The sky is the limit for award winning young adult author

By Marlene Jennings

OPENING a new chapter in her life, talented young Sunshine Coast author Rhiannon Wilde sets her sights on the American publishing market in October.

On proving her success with Australian audiences, Rhiannon, 27, has finalised the US edits and cover of her Queensland Literary Award-winning first young adult (YA) novel ‘Henry Hamlet’s Heart’.

In an additional and unexpected honour, Rhiannon starts this year as a recipient of a 2022 Children’s Book Council of Australia Notable Book.

Charged with a combination of nerves and excitement, the former secondary school teacher aims to showcase the queer coming-of-age novel to a new and diverse readership.

Rhiannon notes the importance of diversity and representation within her stories, allowing her characters to question their identity and place within the world.

Pleased publishers are retaining the Australian essence of the novel with only a few language changes, the author regards ‘Henry Hamlet’s Heart’ as a love letter to Brisbane.

“It is a slightly different perspective on growing up because there is a lot of YA set in American high schools and I think Henry is so different to that,” Rhiannon said.

“I hope they feel a little piece of themselves outside of their geographical experience.”

Finalising pages of her second YA novel ‘Where You Left Us’, due to be released in August, the Caloundra author was inspired by her walks on the beach during the COVID isolation.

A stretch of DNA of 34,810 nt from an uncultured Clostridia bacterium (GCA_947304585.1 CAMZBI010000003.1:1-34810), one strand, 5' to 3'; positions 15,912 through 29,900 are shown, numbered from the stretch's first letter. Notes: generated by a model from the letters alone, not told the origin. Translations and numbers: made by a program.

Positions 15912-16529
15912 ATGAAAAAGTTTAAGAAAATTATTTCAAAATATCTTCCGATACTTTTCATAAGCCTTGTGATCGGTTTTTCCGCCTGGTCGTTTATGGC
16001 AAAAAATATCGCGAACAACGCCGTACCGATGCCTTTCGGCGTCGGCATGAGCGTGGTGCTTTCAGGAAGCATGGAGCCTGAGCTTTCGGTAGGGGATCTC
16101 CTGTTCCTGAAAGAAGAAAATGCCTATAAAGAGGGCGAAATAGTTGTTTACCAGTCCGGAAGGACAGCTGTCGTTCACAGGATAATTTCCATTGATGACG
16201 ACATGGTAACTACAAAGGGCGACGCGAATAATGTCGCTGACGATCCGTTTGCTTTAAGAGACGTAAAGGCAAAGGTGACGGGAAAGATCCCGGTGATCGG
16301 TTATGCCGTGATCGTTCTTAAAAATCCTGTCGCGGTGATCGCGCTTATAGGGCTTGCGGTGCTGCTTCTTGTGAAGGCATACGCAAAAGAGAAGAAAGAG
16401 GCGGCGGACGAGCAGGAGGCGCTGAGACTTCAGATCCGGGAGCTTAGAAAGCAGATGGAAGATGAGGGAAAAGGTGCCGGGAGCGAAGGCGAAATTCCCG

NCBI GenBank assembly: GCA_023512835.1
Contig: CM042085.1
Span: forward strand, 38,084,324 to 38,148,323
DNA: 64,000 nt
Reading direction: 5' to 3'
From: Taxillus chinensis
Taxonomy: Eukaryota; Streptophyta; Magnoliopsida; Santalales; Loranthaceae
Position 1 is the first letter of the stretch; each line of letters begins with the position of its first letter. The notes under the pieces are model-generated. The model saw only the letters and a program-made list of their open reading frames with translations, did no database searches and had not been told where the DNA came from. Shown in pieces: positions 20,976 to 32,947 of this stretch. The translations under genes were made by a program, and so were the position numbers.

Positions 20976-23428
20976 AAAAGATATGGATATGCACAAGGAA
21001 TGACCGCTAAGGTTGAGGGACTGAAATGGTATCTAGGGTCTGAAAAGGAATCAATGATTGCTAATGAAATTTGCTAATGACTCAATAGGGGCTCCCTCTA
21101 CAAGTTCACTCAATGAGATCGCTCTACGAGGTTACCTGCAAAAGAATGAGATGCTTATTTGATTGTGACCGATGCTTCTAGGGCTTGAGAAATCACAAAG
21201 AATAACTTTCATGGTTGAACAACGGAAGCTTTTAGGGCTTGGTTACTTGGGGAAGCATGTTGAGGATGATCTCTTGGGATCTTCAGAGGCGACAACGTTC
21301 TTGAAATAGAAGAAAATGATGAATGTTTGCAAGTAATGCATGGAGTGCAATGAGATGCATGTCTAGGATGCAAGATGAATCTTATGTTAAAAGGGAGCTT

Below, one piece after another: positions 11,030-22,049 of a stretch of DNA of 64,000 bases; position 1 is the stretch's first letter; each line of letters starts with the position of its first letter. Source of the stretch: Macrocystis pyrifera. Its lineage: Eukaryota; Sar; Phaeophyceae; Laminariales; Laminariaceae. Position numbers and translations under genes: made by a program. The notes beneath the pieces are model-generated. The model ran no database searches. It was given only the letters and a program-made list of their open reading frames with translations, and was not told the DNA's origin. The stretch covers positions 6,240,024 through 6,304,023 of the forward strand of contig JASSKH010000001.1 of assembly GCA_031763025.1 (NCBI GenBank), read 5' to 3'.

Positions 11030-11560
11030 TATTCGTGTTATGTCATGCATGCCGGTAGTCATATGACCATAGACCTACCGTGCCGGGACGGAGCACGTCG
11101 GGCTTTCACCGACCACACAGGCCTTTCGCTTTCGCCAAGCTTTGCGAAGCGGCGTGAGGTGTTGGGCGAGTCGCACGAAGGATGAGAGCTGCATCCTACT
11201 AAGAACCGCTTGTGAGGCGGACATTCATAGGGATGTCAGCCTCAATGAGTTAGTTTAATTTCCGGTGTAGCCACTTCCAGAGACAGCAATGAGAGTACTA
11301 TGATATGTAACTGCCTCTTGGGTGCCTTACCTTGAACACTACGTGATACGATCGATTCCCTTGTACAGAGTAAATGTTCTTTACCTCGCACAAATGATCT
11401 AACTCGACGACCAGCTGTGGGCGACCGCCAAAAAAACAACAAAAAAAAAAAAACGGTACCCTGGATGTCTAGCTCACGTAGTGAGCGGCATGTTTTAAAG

‘Where You Left Us’ is described as a “mystery romance family saga with a gothic element set by the beach”.

The detail in characters and settings play an important role in her novels enabling the reader to connect.

Rhiannon explores the different perspectives of her protagonists as they navigate family and personal situations.

There is a thread of vulnerability within the characterisations allowing readers to resonate as Rhiannon draws insight from real life.

As a person who suffered from anxiety in her youth, Rhiannon shares pieces of herself with readers to highlight the importance of mental health and the positive message of working to get better.

“Imagination comes first out the void and then brings them to life through real experience,” Rhiannon said. “The dialogue should be real.”

The positive feedback from her adolescent audience is the most rewarding for the fulltime author, knowing people have read her work.

Rhiannon acknowledges while working in the YA genre, she wants to do right by her supporters for their continued reading and enjoyment.

In bringing her stories to life Rhiannon has learnt from the publishing process, transferring new skills and knowledge to the second book.

“You learn about minimising work for yourself,” Rhiannon said, adding you don’t make the same mistakes again.

“You have a tool kit of writing skills that you take with you.”

Not willing to rest on her laurels, Rhiannon is looking to delve into the fantasy genre with ideas she has carried since her teenage years.

Rhiannon states the ideal goal is to experiment with styles and genres while compiling a diverse body of work in order to find her niche.